Beautiful and bizarre things to buy: From Jacobsen’s salt to a Cougar Tie Pin
In this weekly compendium of objects of desire, also a Vanities column by Swapan Seth
For Your Sole: Jutti by Fizzy Goblet X Payal Singhal
‘Fiori Felici’—a line born from a collaboration between the handcrafted footwear brand Fizzy Goblet and designer Payal Singhal—combines pastel botanicals with embroidery, making the traditional jutti chic.
Tracking Titles: Show Room by Love Birds
This zine of poster-art curated by Lovebirds features works from visual artists and photographers, including Sameer Kulavoor, Bharat Sikka, BLOT!, Thukral & Tagra, Anushree Fadnavis and more.
Love Birds, Hauz Khaz Village, Delhi; Rs1,250.
Keepsake-Craft: Miniature model of the Vatican dome
A tiny replica of the Michelangelo-designed dome of the Vatican, the original of which sits in the Vatican Museum, Italy. Made of cherry wood.
Wearable Art: Cougar Tie Pin by Shivan & Narresh
For a collection called Confluence, designers Shivan & Narresh crafted this tie-pin studded with Swarovski crystals and set in brass.
At www.ogaan.com, Rs4,990.
This Is Lit: Erratic Lamp by Bent
Not just light, this wood lamp brings some postmodern whimsy into interiors.
Compiled by Komal Sharma.
By Invitation: Vanities
An ode to things you don’t need but must have
This week: Jacobsen’s salt
Everyone has their weakness.
Mine is salt.
I collect it. Colleagues and friends know that it is the best gift to get back for me from their holidays. So I now have salt infused with wasabi, hibiscus, and truffle.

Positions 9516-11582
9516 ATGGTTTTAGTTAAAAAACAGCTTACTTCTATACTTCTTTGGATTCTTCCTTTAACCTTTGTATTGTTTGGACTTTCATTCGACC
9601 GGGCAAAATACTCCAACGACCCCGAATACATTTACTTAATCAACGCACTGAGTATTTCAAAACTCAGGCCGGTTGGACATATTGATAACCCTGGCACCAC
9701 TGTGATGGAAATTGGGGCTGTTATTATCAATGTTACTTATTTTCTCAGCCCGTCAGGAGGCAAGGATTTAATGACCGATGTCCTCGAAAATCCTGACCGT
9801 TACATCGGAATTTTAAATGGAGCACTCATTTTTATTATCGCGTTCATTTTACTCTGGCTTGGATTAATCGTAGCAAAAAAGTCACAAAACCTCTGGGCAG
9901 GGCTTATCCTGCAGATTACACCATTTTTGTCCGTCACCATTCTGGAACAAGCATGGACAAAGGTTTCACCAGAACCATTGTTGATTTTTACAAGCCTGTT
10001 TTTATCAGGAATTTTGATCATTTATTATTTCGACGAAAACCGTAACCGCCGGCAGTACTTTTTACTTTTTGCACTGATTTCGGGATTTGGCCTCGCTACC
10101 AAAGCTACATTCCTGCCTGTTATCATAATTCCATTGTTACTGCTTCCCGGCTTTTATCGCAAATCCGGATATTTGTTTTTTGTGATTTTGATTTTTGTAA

But I am most particular about the plain salt that I consume.
For years, it was Maldon. Their sea-salt flakes are sublime.
More recently, I have lost my heart to Jacobsen’s salt.
It is harvested from the cold, pristine waters of Netarts Bay on the Oregon Coast in America. There are several reasons why the water in Netarts Bay is the perfect source of salt. It has very few freshwater inputs, which leads to higher salinity. It also has a massive population of oysters that act as a natural filter for the salt.
The company’s founder, Ben Jacobsen, developed an obsession with salt after his stay in Denmark. In 2011, he founded Jacobsen Salt Co., the only salt company to harvest salt in the Pacific Northwest since Lewis and Clark.
The salt is harvested by human hands. And Jacobsen looks for some simple virtues in the salt that he produces. The first is evidently the taste. It has to be super clean and grainy in taste. The texture: light and flaky. And finally, the colour: beautiful, white, shiny flakes.
Many years ago, I was told that Zubin Mehta carried a bunch of green chillies with him every time he ate out. He carried them in an elegant silver box.
I love the Jacobsen tins. They are portable and make every meal palatable.
If you are a purveyor of meats like me, salt assumes a strategic position on the table. It adds an altogether different fabulousness to a fillet. And sprinkling your own salt also feels therapeutic (and reassuring).
Robert Baden-Powell once said: “Life would pall if it were all sugar; salt is bitter if taken by itself; but when tasted as part of the dish, it savours the meat. Difficulties are the salt of life.” How delicious.
Two-pack Signature Pure Sea Salt Slide Tins for $5 (around Rs320) from www.jacobsensalt.com.
By Swapan Seth , CEO, Equus
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